ISSN 2415-3060 (print), ISSN 2522-4972 (online)
  • 31 of 57
УЖМБС 2020, 5(1): 210–218
Clinical Medicine

Investigation of Connection of Polymorphism Genes of the Cytochrome P450 System and the Course of Resistant Epilepsy in Children (Clinical–Pharmacogenetic Comparison)

Tantsura L. M. 1, Pylypets O. Yu. 1, Tantsura Ye. O. 2, Tretiakov D. V. 1

In order to find out the connection between the polymorphism of P450 cytochrome genes and the course of resistant epilepsy in children (first of all, with the loss of achieved control), we conducted investigation of the frequency of polymorphisms of cytochrome P450 system genes CYP2C9, CYP2C19 and CYP3A4 in children with resistant forms of epilepsy and clinical–pharmacogenetic comparisons. Material and methods. 116 children with truly resistant epilepsy aged from 11 months to 18 years were examined comprehensively (boys – 67, girls – 49). In the course of study we used: clinical anamnestic; clinical and neurological; clinical and psychopathological; neurophysiological (electroencephalographic) methods, method of neuroimaging (nuclear magnetic resonance imaging of the brain); genetic (allelespecific polymerase–chain reaction); methods of mathematical statistics. The duration of epilepsy in children ranged from 7 months to 17 years, the age of onset of epilepsy ranged from several days from birth to 13 years. Results and discussion. The selection of alleles for pharmacogenetic research was based on literature sources on the role of these polymorphisms in antiepileptic drugs metabolism, population data on their prevalence in various regions and countries both in healthy volunteers and in patients with epilepsy, we investigated the carrier of the following alleles: CYP2C9*1, CYP2C9*2, CYP2C9*3, CYP2C19*1, CYP2C19*2, CYP2C19*3, CYP3A4*1, CYP3A4*1B. The presence of gene polymorphisms was found in 75 children (64.65%), with isolated CYP3A4 polymorphisms in 5 children (12.05%), CYP2C9 in 17 children (14.65%), CYP2C19 – in 39 children (33.62%) of the total patient group. In 14 cases (12.06%) we found a combination of multiple gene polymorphisms in one child. In the process of observation, the phenomenon of "non–motivated" loss of control of seizure attacks (without the influence of any provocative factors) was recorded. Clinical examples are presented to illustrate this phenomenon. We conducted the comparison of a number of clinical and paraclinical parameters between a group of children with and without established gene mutations. The formed groups did not differ in such indicators as age, gender composition, frequency and types of attacks, in general, no significant differences were found in most indicators. However, side effects of therapy were observed significantly more frequently (p<0.05) in the group of patients with detected gene polymorphisms than in the group without gene mutations, with this being true for such indicators as severe side effects and aggravation of seizures, when it was not only about the cancelation of the antiepileptic drugs, which caused an undesirable side reaction, but also about helping patients in the hospital. The phenomenon of "non–motivated" loss of seizure control in patients with established gene mutations was also observed more frequently (p<0.05). The difference between the groups in the frequency of non–severe side effects was not significant (p>0.05). The identified differences are arguments in favor for the role of the investigated gene polymorphisms in the metabolism of antiepileptic drugs, which is clinically implemented (due to instability, fluctuations in antiepileptic drugs concentrations) in the form of extraneous effects, first of all, severe side effects, and loss of control of attacks, which are not related to external factors. Conclusion. The obtained results showed that patients with epilepsy in the presence of polymorphisms of genes of the cytochrome P450 system should be performed: more often, in comparison with children with no polymorphisms, clinical examinations and electroencephalographic picture control; a detailed survey of patients and their parents and relatives on the recurrence of seizures and/or "new" types of epileptic paroxysms; obligatory correction of antiepileptic therapy, provided that negative dynamics of electroencephalographic picture indicators were detected (especially the appearance of typical epileptic patterns in patients with previously achieved normalization of the electroencephalographic picture), even in the absence of any paroxysmal disorders clinic.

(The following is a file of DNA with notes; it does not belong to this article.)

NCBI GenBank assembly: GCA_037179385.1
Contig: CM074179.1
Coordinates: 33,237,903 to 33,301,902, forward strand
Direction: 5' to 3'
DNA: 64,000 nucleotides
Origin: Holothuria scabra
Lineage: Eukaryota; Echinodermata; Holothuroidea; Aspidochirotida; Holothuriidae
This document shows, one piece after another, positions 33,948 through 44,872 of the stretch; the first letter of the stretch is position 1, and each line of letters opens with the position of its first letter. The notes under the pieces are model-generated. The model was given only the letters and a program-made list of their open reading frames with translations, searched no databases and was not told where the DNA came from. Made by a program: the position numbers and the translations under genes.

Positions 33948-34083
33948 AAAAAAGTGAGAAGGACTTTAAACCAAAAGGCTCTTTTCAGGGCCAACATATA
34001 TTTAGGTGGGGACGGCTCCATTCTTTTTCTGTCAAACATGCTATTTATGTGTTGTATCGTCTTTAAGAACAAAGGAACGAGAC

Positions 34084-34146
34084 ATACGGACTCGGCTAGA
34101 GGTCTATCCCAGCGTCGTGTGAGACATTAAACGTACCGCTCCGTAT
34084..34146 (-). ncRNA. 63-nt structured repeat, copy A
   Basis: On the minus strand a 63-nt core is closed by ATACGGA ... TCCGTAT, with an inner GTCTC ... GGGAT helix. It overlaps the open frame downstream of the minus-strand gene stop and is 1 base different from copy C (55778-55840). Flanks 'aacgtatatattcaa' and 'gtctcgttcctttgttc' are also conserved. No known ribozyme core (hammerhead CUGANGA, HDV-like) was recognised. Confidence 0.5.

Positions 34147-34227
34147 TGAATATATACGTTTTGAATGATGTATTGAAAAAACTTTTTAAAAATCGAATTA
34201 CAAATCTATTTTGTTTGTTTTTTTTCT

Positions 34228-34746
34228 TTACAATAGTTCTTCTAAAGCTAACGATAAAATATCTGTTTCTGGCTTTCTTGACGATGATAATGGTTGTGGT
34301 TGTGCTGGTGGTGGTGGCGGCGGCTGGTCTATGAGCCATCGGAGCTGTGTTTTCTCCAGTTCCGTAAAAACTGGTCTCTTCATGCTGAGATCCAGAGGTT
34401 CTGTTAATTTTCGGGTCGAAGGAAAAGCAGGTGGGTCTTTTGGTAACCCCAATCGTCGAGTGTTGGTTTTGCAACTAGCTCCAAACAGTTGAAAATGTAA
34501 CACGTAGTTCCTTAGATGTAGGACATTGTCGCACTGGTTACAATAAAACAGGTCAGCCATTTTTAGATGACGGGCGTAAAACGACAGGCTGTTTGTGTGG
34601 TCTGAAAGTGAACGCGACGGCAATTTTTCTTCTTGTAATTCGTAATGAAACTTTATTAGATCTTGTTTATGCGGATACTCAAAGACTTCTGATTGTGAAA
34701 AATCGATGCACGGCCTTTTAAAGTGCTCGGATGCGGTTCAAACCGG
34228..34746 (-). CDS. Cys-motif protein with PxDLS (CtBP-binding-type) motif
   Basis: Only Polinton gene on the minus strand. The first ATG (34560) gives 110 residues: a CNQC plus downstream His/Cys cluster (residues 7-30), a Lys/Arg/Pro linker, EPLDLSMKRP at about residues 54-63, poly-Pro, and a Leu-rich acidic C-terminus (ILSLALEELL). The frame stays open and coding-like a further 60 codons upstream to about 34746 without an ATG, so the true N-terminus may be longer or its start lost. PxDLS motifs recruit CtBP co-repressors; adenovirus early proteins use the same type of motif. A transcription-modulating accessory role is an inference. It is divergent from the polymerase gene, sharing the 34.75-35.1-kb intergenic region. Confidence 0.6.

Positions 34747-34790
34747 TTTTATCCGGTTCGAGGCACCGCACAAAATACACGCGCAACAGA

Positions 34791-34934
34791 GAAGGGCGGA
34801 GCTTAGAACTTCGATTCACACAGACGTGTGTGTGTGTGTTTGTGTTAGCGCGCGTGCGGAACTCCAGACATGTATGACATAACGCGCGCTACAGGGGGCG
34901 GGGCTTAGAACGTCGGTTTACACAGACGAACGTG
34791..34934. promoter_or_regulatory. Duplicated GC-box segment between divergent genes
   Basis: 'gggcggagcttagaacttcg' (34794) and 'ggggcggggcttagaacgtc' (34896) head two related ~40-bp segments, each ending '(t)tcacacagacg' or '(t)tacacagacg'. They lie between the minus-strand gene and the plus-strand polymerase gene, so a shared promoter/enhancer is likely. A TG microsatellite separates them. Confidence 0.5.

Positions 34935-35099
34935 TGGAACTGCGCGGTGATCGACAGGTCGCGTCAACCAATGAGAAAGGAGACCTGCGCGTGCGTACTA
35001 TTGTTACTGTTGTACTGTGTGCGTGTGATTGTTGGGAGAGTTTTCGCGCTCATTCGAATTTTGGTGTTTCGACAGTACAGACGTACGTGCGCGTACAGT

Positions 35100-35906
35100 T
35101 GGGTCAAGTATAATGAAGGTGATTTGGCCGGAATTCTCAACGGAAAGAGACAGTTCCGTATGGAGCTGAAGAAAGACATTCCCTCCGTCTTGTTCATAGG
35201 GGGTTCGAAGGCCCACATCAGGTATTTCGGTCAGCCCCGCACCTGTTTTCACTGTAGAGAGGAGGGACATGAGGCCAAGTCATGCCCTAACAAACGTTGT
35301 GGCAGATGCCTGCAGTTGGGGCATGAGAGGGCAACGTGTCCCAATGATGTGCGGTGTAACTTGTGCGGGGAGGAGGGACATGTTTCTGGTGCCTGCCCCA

Keywords: children, resistant epilepsies, genes polymorphism, P450 cytochrome

Full text: PDF (Ukr) 371K